About the Myanmar Sustainable Aquaculture Programme (MYSAP)

With a coastline of nearly 2,000 km, several large estuarine delta systems as well as permanent and seasonal freshwater bodies of a total of 82,000 km2, Myanmar provides habitats for a considerable diversity of aquatic species.

Consistently, fisheries and aquaculture products account for the main source of animal protein and micronutrients in domestic diets. The sector directly employs some 3 million people and provides livelihoods for up to 15 million. Amid the recent return to international markets, the country’s rich aquatic resources offer many opportunities for a thriving economy to create jobs and export earnings.

However, in some coastal areas of Myanmar, unsustainable management has led wild fish stocks to decline by 90% since 1980. This significantly threatens both nutrition and income particularly in rural areas, where 70% of the population live.

Myanmar is among 24 “high-burden” countries, ranked by the largest number of chronically malnourished children under the age of five. Therefore, aquaculture development has become a priority area for the Myanmar Government, which recently launched a largescale campaign to tackle malnutrition.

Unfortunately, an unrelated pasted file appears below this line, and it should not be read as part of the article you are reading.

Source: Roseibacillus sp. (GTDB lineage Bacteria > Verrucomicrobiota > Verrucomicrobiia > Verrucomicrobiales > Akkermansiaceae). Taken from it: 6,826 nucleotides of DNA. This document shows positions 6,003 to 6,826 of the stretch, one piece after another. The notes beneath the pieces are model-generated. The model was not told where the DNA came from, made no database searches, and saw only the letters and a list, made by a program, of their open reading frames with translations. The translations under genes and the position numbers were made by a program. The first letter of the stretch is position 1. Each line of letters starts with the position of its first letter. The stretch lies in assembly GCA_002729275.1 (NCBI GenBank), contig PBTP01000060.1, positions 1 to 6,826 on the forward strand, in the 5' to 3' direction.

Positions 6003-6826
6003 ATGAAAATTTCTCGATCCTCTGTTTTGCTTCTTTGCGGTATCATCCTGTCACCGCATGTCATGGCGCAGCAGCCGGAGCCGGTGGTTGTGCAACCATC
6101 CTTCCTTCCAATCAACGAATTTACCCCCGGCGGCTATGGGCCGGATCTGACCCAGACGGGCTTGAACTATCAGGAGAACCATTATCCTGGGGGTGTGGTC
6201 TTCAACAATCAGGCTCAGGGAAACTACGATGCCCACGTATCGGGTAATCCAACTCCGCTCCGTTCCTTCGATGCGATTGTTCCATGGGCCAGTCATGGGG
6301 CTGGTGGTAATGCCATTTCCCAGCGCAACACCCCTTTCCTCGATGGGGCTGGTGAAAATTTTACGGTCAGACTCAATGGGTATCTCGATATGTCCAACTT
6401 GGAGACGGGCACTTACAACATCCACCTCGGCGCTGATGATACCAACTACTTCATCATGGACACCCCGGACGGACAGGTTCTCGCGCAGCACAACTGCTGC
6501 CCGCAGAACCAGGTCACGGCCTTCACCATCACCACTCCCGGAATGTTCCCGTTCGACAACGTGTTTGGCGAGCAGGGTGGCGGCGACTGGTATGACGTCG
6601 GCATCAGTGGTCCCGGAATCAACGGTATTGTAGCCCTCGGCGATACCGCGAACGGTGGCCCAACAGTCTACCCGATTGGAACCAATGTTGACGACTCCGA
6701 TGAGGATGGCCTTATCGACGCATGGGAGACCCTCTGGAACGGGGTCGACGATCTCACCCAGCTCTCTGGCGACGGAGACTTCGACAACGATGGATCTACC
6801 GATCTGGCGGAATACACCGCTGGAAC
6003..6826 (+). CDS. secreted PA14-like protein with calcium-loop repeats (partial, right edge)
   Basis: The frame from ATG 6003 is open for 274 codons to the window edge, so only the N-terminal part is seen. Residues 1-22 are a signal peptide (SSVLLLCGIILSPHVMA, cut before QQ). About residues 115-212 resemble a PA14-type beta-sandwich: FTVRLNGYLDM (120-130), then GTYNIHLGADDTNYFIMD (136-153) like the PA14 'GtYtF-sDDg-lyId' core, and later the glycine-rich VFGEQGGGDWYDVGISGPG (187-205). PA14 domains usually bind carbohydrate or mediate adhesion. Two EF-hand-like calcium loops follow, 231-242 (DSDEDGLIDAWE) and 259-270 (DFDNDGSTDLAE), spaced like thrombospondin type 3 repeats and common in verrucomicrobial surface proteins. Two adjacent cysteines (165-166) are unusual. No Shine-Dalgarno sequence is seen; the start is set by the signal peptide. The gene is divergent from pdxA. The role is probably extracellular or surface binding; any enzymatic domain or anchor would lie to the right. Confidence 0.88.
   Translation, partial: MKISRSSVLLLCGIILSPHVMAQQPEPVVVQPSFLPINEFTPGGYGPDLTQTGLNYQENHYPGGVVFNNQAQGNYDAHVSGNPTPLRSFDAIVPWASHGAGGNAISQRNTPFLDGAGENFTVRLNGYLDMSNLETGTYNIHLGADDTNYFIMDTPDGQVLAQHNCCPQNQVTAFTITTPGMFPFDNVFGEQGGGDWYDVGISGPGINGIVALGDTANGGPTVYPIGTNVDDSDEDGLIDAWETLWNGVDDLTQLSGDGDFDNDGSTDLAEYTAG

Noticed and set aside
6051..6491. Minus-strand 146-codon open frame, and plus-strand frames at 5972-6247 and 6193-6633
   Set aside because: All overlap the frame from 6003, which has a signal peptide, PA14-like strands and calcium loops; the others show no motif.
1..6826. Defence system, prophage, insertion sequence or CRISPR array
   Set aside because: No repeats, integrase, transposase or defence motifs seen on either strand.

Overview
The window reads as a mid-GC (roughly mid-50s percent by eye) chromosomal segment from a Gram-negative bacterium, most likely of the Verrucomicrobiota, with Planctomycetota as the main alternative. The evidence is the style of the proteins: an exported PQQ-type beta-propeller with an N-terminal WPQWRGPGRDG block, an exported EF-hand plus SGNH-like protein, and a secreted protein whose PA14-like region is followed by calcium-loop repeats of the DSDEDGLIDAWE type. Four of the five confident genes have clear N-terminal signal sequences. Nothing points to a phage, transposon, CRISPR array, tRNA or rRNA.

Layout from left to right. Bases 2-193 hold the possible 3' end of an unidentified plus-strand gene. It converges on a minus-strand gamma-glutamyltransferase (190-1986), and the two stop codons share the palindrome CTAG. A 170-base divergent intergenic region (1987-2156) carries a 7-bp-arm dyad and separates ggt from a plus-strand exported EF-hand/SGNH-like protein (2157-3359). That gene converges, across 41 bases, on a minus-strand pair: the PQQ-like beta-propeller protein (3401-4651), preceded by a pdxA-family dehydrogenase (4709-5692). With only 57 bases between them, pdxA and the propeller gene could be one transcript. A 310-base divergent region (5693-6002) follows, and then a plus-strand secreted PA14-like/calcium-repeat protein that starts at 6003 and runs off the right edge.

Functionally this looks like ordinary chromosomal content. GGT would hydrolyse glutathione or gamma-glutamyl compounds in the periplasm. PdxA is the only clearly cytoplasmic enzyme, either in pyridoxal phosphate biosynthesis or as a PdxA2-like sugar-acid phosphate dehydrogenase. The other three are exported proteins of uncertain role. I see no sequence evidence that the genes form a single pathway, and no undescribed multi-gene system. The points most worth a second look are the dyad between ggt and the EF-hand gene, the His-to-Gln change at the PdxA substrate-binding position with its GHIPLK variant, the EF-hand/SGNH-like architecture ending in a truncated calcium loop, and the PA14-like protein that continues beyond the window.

In aims to support these efforts, MYSAP works to intensify the productivity and production of selected coastal and freshwater aquaculture value chains in a sustainable way. Its intervention areas include input supply, production and product transformation, while also channelling trade and consumption to benefit communities suffering from malnutrition.

Major beneficiaries are the local population and SMEs in the inland fish-deficient regions of Sagaing and Shan as well as the coastal areas of Ayeyarwady and Rakhine. The target group includes over 250,000 smallholder farmers and other stakeholders involved in the sectors, e.g. 25,000 smallholder rice farmers, who could improve their income by application of rice/fish culture or shifting to aquaculture production, as well as landless workers who can benefit from new employment opportunities.

MYSAP is jointly implemented by the Myanmar Department of Fisheries and Deutsche Gesellschaft fuer Internationale Zusammenarbeit (GIZ), with the European Union as its main funding agency, followed by the German Ministry for Economic Cooperation and Development. The programme works with all members of aquaculture value chains, including Small and Medium Enterprises (SMEs), Government and Non-Governmental Organizations, private sector associations, academia and other stakeholders.

Comments are closed.